Unemployment rate in Queens falls but the borough’s racked with income inequality: comptroller

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A report released by the City Comptroller Scott Stringer shows that while unemployment fell in the World’s Borough, the number of people making the most income – and the number of those making the least income – grew significantly.

The report, released on April 24 and titled “Neighborhood Economic Profiles,” offers an economic snapshot that includes every community board in Queens from 2000 through 2015. Stringer called it “by far the most comprehensive and up-to-date look at Queens’ evolving economic landscape available today.”

It includes the number and types of businesses in each neighborhood, the median household income, population demographics and more. The report shows that the number of businesses in Queens, 48,477, increased by 13 percent in 2015 from 2000.

The 2015 median household income in Queens was $60,000, which is higher than the median income in New York City, which was $55,200 in 2015. The unemployment rate in Queens decreased to 6.9 percent in 2015 and that rate was 7.4 percent in New York City.


But in many Queens neighborhoods, the number of people making $25,000 or less or $75,001 or more jumped. People making $25,001 to $50,000 or $50,001 to $75,000 decreased.

In Ridgewood, Glendale and Middle Village, individuals making $25,000 or less jumped 17 percent from 2000 to 2015. Individuals making $75,001 or more increased by 28 percent. But people in the middle income brackets increased by only 8 and 10 percent, respectively.

In Forest Hills and Rego Park, individuals in the middle income brackets decreased by 2 percent and 23 percent, respectively. People making $25,000 or less increased 15 percent and those in the highest income bracket jumped by 27 percent.

Flushing, Murray Hill and Whitestone saw a decrease in every income bracket except for those making $25,000 or less, which jumped 24 percent.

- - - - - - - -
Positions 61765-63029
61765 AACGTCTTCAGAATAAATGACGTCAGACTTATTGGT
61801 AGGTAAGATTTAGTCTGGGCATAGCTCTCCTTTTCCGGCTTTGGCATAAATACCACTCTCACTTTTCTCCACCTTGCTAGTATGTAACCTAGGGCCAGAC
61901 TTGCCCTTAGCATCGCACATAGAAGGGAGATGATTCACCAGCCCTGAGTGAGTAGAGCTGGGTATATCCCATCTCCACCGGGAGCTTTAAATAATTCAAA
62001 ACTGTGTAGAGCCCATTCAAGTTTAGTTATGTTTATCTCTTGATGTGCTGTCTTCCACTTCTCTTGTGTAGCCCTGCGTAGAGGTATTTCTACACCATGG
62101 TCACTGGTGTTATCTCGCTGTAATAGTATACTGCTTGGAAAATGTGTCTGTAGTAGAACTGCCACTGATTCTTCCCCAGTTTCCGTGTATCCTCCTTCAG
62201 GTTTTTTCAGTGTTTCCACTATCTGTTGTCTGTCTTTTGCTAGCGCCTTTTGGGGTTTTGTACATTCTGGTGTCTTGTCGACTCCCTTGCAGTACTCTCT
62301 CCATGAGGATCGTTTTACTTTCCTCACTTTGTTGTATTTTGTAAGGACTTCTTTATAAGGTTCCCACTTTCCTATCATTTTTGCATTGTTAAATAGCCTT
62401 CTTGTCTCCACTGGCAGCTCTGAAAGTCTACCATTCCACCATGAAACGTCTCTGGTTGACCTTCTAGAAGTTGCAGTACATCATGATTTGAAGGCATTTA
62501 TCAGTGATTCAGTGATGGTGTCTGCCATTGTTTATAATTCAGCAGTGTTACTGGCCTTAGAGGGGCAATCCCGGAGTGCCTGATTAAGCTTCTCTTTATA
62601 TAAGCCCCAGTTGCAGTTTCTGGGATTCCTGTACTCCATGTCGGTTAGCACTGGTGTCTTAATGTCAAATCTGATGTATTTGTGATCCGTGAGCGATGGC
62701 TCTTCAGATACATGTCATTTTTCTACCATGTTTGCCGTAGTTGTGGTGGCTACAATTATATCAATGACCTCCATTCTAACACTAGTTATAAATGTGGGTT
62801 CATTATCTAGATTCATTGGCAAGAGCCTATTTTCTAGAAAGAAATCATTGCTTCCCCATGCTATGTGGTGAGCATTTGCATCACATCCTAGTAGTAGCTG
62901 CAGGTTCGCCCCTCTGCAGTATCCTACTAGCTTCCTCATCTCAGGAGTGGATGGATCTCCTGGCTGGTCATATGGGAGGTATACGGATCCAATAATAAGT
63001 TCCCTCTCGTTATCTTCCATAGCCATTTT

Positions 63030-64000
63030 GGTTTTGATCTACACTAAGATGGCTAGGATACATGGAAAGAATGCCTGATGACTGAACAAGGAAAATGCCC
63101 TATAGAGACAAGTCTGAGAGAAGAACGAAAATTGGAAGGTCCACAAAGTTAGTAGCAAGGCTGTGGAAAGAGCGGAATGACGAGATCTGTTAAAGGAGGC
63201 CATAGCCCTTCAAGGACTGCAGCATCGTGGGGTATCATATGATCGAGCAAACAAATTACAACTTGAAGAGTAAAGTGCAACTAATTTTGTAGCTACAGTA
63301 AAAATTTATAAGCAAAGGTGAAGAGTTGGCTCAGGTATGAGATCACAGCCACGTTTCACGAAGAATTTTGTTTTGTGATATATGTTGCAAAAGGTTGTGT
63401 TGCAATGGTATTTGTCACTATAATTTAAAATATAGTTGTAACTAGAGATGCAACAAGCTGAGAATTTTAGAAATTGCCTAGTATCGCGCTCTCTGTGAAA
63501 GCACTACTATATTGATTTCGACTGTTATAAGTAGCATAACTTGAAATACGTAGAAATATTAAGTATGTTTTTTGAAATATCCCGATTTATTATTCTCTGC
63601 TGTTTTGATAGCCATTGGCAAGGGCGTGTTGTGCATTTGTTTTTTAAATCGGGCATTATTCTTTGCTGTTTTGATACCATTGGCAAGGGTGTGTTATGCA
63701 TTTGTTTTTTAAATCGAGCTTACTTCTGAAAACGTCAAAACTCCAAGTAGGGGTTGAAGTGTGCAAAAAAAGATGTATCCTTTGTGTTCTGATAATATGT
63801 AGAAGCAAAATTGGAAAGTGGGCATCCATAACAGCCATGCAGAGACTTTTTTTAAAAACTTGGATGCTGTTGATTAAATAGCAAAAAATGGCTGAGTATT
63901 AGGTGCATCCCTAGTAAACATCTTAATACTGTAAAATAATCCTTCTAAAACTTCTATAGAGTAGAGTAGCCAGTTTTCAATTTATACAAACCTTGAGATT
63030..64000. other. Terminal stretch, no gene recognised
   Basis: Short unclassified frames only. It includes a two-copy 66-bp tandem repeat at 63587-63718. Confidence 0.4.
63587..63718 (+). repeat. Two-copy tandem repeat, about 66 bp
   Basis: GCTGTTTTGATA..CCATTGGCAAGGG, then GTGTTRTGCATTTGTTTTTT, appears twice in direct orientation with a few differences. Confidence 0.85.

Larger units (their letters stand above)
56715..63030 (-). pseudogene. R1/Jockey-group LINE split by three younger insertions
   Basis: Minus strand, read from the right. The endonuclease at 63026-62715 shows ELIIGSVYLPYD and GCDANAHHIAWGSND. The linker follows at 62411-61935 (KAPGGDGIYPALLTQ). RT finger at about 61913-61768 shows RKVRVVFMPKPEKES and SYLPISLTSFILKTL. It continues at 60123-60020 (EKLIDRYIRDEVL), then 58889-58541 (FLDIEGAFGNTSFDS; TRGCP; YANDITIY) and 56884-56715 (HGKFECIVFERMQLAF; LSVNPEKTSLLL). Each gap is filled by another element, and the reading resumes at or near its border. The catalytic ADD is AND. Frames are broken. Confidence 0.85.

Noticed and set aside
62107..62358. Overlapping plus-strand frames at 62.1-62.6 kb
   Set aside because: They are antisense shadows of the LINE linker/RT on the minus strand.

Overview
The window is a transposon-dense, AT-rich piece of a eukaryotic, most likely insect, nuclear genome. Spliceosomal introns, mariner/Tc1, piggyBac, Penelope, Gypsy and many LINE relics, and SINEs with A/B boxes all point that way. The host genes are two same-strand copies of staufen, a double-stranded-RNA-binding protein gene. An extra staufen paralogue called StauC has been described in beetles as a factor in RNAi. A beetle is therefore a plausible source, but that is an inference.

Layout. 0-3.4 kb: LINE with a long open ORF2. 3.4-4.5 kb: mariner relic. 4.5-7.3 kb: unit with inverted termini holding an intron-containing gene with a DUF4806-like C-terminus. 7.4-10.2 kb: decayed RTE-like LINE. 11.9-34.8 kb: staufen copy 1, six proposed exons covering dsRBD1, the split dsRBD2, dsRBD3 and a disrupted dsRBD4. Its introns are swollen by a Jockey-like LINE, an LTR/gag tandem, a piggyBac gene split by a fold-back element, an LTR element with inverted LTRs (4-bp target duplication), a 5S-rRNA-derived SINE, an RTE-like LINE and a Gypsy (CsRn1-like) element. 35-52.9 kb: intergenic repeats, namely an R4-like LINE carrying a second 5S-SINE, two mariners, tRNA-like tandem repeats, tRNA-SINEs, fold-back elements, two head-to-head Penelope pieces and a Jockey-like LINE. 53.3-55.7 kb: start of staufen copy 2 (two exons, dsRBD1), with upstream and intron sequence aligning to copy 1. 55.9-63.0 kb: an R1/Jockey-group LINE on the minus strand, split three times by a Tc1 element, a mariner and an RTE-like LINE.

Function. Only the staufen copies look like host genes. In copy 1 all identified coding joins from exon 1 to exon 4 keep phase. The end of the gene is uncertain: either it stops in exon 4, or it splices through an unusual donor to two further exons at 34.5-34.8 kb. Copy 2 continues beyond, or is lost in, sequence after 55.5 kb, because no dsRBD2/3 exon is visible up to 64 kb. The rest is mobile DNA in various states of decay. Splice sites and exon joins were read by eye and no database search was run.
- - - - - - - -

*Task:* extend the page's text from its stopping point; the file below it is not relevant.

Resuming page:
In Richmond Hill and Woodhaven, the percentage of people in the lowest and highest income bracket jumped dramatically. In 2015, people making $25,000 or less jumped 37 percent and individuals making more then $75,000 jumped 24 percent.

In Howard Beach and Ozone Park, the percentage of individuals in the middle income brackets stayed completely stagnant.

Queens Village, Cambria Heights and Rosedale saw no increase in people making more than $75,000, a decrease in the percentage of people making $50,000 to $75,000 and a 39 percent increase in people making $25,000 or less.

In Astoria and Long Island City, where rents have been exploding, the percentage of people making $50,000 and more jumped 14 percent in 2015 and those making more than $75,000 jumped 48 percent.

Sunnyside and Woodside saw the largest jump in those making more than $75,000 in 2015. According to the report, individuals in that income bracket jumped 72 percent.

From 2000 through 2015, the borough saw a 6 percent increase in population, with senior citizens representing the biggest increase. The percentage of seniors jumped 11 percent while newborns through 18-year-olds decreased by 6 percent.

Though the borough saw a 22 percent increase in people working in Manhattan,  Queens experienced  a 31 percent increase of residents working in their home borough. More people in the borough had a bachelor’s degree or higher in 2015 compared to 2000 (43 percent) and the percentage of people with an associate’s degree also jumped 41 percent.

A larger number of people now take public transportation to work (a 34 percent increase) but the number of people working from home has exploded. In 2015, the number of people working from their houses jumped 61 percent.

In terms of demographics, Asians saw the largest percent increase in the borough with a 51 percent increase from 2000 through 2015. The percentage of Hispanics in the borough increased by 20 percent while the percentage of African-Americans decreased by 4 percent. Caucasians saw the largest percent decrease – the population of Caucasians in Queens decreased by 19 percent.

Though the comptroller said he saw some positive growth in the report, he acknowledged the city must do more.

“But it’s also true that the benefits of that business growth have not always been broadly distributed, and that deep disparities persist along racial, educational and geographic lines,” he said in the report. “In short, I believe we need to create more local wealth in all our boroughs, and we can only do that with more innovative, collaborative, and community-centric solutions.”

To view the full report, click here.


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